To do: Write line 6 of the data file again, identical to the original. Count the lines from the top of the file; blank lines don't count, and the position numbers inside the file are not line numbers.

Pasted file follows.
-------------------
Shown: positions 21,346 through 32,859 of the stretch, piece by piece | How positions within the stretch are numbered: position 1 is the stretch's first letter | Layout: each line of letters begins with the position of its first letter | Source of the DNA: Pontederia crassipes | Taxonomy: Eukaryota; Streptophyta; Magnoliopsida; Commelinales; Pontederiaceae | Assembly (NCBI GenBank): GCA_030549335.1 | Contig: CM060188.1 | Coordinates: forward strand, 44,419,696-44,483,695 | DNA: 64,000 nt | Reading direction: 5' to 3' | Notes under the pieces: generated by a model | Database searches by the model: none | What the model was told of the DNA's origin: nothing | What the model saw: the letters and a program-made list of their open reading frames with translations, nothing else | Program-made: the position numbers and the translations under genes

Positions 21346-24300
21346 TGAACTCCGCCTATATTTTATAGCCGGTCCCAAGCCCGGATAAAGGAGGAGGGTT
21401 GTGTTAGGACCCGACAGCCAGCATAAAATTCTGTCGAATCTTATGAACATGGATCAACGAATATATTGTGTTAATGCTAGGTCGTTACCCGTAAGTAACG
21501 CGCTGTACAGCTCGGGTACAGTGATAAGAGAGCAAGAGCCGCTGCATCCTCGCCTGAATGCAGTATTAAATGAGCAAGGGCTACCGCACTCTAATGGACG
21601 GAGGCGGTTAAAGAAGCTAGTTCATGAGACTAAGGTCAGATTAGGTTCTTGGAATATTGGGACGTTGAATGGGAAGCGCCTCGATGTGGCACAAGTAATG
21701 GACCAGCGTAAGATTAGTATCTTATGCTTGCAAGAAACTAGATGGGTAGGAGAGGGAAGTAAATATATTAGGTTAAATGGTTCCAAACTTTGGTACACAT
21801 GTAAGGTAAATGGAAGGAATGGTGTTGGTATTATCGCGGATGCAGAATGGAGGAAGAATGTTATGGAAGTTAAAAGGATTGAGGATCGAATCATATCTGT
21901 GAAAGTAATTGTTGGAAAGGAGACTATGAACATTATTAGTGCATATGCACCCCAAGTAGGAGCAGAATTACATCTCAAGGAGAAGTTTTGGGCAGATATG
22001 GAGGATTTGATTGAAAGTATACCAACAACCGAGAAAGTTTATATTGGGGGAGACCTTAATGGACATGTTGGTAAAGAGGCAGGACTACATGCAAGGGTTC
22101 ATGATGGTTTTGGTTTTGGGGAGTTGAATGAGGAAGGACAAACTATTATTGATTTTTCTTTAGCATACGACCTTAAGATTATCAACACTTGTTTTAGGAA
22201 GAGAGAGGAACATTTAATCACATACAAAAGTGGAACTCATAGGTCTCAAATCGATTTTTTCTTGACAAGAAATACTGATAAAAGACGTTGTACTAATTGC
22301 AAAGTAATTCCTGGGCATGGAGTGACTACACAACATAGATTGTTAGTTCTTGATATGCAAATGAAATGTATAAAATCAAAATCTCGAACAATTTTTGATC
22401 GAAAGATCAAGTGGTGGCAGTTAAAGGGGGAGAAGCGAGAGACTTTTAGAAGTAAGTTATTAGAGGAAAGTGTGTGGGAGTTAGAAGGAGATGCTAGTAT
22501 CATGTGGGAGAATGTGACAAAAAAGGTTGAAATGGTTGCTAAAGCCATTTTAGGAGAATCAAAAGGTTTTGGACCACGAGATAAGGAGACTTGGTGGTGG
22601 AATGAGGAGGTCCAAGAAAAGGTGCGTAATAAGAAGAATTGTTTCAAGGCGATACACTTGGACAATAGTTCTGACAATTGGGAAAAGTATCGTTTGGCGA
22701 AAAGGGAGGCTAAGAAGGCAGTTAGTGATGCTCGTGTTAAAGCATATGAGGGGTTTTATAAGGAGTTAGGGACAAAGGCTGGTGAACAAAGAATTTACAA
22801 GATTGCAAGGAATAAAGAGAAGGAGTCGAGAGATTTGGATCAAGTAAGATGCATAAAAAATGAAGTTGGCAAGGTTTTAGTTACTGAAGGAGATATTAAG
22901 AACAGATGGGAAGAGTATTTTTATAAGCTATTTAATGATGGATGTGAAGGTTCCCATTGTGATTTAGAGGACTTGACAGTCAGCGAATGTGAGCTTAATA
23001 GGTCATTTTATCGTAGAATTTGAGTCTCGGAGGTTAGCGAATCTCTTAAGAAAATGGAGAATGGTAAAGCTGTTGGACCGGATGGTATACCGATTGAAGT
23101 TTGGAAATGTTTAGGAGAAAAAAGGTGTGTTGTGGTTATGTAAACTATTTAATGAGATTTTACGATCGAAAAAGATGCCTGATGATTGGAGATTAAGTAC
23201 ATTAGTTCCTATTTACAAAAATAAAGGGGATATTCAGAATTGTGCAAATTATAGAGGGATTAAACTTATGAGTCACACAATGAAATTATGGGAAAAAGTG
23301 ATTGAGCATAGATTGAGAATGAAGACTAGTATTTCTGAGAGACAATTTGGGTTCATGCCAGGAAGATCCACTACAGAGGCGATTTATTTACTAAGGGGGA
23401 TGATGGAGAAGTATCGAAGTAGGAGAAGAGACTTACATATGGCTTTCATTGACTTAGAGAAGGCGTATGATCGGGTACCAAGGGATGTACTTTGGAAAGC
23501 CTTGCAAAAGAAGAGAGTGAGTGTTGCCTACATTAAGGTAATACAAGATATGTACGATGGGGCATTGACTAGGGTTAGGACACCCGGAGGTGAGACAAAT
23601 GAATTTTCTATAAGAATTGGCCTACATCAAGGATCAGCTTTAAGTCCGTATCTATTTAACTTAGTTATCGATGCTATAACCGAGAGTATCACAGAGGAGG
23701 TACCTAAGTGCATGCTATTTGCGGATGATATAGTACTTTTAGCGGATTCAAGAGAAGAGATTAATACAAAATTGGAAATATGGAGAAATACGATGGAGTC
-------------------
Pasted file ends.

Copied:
21601 GAGGCGGTTAAAGAAGCTAGTTCATGAGACTAAGGTCAGATTAGGTTCTTGGAATATTGGGACGTTGAATGGGAAGCGCCTCGATGTGGCACAAGTAATG